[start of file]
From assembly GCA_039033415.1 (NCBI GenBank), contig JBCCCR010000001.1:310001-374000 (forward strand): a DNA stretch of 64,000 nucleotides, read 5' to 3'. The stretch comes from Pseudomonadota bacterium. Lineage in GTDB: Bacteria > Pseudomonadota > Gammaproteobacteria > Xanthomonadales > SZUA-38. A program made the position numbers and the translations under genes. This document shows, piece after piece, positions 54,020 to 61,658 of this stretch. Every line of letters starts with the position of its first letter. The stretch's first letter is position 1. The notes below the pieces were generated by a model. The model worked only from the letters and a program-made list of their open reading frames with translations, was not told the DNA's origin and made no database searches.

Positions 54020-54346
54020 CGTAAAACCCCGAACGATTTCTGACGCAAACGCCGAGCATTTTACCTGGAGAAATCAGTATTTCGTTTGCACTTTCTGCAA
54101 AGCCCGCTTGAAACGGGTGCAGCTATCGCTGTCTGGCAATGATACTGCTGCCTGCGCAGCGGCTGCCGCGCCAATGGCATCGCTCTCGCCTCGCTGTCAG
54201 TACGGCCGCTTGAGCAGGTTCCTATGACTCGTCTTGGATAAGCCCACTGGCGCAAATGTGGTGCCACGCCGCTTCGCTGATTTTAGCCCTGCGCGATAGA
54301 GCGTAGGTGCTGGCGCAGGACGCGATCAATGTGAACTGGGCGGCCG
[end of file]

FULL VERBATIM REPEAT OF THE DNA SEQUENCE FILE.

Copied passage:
From assembly GCA_039033415.1 (NCBI GenBank), contig JBCCCR010000001.1:310001-374000 (forward strand): a DNA stretch of 64,000 nucleotides, read 5' to 3'. The stretch comes from Pseudomonadota bacterium. Lineage in GTDB: Bacteria > Pseudomonadota > Gammaproteobacteria > Xanthomonadales > SZUA-38. A program made the position numbers and the translations under genes. This document shows, piece after piece, positions 54,020 to 61,658 of this stretch. Every line of letters starts with the position of its first letter. The stretch's first letter is position 1. The notes below the pieces were generated by a model. The model worked only from the letters and a program-made list of their open reading frames with translations, was not told the DNA's origin and made no database searches.

Positions 54020-54346
54020 CGTAAAACCCCGAACGATTTCTGACGCAAACGCCGAGCATTTTACCTGGAGAAATCAGTATTTCGTTTGCACTTTCTGCAA
54101 AGCCCGCTTGAAACGGGTGCAGCTATCGCTGTCTGGCAATGATACTGCTGCCTGCGCAGCGGCTGCCGCGCCAATGGCATCGCTCTCGCCTCGCTGTCAG
54201 TACGGCCGCTTGAGCAGGTTCCTATGACTCGTCTTGGATAAGCCCACTGGCGCAAATGTGGTGCCACGCCGCTTCGCTGATTTTAGCCCTGCGCGATAGA
54301 GCGTAGGTGCTGGCGCAGGACGCGATCAATGTGAACTGGGCGGCCG